KUWAIT : Economic experts are expecting the state revenues to double after the new charges for medical services offered to expatriates are applied, reports Al-Anba daily.
They said the revenues, due to the increased charges of medical services, are expected to increase from KD 130 million to KD 300 million, which is 130 percent higher than the revenues of last year.
The experts affirmed that the fruits of the hike in medical charges will be evident in the budget of 2018/2019. They expected the revenues from some medical services such as dialysis, Xray, medical tests, and artificial limbs to rise from KD 9.5 million this year to KD 16 million in the coming year.
Ministry of Finance had previously approved to set the budget of Ministry of Health for the fiscal year of 2017/2018 at KD 2 billion and 800 million, which includes KD 9 million to be offered as bonus for excellent performance.
Meanwhile, economic expert Yahya Kamshad stressed the new medical charges must be enforced without any exception in order to allow the decision to produce the required result which is to solve the budget deficit.
Another economic expert Bader Al-Otaibi said the decision will help in increasing the non-oil revenues, which will in turn positively affect the public budget. According to sources from Ministry of Finance, the estimated budget of Ministry of Health for the fiscal year of 2017/2018 is about KD 2.1 billion with 11 percent increase compared to the previous year.
Meanwhile, a number of expatriates lamented about the increase in the charges of medical services, stressing that the process began with the increase in fuel prices, followed by increase in electricity and water tariffs and now the medical services, reports Al-Anba daily.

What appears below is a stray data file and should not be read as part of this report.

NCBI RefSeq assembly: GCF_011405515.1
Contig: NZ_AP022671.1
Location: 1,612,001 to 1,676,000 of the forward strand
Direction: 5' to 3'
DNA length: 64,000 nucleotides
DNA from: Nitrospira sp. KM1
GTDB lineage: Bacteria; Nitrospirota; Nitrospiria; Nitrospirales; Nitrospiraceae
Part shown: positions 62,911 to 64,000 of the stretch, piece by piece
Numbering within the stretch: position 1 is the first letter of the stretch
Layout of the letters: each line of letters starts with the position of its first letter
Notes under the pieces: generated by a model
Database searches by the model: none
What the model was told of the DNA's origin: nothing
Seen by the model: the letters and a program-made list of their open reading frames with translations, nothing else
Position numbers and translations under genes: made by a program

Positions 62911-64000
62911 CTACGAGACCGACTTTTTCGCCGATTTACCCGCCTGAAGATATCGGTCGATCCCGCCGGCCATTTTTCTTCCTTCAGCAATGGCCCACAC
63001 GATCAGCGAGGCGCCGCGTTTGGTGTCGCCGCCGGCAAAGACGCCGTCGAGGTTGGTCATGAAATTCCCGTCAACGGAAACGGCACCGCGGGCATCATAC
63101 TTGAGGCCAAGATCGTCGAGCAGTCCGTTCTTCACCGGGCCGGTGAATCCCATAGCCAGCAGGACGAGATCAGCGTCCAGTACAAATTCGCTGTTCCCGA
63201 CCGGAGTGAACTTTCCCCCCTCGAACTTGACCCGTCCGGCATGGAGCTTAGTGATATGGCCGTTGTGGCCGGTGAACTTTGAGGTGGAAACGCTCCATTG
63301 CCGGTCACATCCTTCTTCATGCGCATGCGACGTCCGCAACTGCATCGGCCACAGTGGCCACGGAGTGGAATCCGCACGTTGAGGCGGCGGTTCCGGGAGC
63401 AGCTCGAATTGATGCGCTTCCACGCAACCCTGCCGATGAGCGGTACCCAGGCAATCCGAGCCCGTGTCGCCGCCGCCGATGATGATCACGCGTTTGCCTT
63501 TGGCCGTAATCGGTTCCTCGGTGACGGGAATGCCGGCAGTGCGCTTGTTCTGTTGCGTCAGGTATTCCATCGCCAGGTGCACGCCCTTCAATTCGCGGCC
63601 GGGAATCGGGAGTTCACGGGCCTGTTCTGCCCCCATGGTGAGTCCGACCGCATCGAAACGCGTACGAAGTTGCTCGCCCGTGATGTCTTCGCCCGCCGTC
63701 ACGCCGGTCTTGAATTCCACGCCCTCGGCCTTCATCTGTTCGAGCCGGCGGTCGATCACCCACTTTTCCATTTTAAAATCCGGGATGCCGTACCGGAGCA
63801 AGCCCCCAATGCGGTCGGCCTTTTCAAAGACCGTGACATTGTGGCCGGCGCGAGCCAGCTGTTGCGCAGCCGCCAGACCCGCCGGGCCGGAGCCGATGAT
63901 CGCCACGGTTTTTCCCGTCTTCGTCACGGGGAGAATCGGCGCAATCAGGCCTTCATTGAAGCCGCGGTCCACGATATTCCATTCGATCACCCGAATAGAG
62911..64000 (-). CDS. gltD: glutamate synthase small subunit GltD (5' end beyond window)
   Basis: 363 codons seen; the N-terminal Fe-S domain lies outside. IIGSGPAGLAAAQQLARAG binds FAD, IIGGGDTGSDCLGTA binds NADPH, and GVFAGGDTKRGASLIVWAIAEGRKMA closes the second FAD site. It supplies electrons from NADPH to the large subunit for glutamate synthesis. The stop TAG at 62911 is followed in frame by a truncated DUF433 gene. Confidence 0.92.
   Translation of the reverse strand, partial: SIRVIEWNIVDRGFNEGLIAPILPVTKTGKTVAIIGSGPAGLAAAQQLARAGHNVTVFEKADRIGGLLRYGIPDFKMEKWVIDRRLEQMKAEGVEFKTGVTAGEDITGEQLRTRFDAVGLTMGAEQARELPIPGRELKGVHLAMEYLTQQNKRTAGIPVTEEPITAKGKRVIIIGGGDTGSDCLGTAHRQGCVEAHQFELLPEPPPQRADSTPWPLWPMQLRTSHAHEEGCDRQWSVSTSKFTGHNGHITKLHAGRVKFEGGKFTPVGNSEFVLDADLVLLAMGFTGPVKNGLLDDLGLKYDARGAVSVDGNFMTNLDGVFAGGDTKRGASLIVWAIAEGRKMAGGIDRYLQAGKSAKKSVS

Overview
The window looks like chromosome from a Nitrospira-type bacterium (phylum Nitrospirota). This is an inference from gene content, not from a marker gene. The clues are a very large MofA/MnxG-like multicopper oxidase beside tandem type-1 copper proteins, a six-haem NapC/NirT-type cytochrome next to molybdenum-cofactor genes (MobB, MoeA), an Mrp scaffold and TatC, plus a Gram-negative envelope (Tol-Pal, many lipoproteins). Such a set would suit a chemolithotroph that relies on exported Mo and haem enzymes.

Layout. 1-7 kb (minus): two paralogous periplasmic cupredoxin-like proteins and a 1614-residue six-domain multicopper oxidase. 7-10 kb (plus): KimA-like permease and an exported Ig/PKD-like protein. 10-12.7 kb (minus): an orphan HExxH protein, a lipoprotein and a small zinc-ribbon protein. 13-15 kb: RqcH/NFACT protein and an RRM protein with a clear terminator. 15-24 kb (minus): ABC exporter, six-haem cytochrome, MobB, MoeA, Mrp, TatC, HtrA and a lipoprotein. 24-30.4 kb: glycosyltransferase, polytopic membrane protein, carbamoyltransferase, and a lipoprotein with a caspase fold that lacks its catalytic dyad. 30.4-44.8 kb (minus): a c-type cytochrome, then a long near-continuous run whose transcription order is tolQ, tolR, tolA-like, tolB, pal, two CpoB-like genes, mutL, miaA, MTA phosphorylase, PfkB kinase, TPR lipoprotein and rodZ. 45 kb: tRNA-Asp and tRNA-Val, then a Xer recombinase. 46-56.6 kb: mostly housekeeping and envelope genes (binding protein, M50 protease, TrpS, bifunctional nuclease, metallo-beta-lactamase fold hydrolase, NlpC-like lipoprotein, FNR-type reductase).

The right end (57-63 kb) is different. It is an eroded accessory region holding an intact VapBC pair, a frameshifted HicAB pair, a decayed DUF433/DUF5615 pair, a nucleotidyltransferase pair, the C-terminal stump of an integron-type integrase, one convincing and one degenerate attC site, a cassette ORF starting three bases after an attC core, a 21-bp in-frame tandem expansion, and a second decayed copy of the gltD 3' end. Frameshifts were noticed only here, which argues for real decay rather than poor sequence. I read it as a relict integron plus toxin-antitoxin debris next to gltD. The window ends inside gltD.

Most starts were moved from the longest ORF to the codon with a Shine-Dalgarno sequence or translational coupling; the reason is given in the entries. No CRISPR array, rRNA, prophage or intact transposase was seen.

The average salary of expatriates is about KD 400 per month, half of which goes for paying rent while the other half is never enough to cover the remaining expenses such as for education, transportation and food. Therefore, if any of the family members require medical service, they do not have the money to cover that expense. Umm Asma is an expatriate patient who often visits the clinic of respiratory diseases at one of the state hospitals. She wondered how she can spend KD 10 per month instead of the current KD 2 that she spends at the clinic. Difference
According to her, there is no longer any difference between the public and private hospitals. She said families with low income usually prioritize food and shelter.
Therefore, if they cannot afford paying the medical bills, they will be forced to neglect taking care of their health.
Sayed Mohammad, another expatriate, corroborated to what Umm Asma said. He indicated that the move to increase in the charges of medical services for expatriates is not in line with the humanitarian attitude adopted by Kuwait towards the poor countries around the world. Another expatriate Umm Ayah stressed that the new charges for medical services will force expatriates to give up their right to receiving medical services at public hospitals and will instead opt for private ones, as the costs are similar, there will be lesser crowd and there will not be any need to make appointments.
Mustafa Mohammad, an expatriate who has been working in Kuwait for years, said he has good health and did not come to Kuwait as a patient, adding, “If I was suffering from any disease, the authorities would have prevented me from coming to Kuwait”. He urged the concerned authorities to show mercy when it comes to offering medical treatment for expatriates, as they are suffering from high expenses of rents, education, clothes and food.
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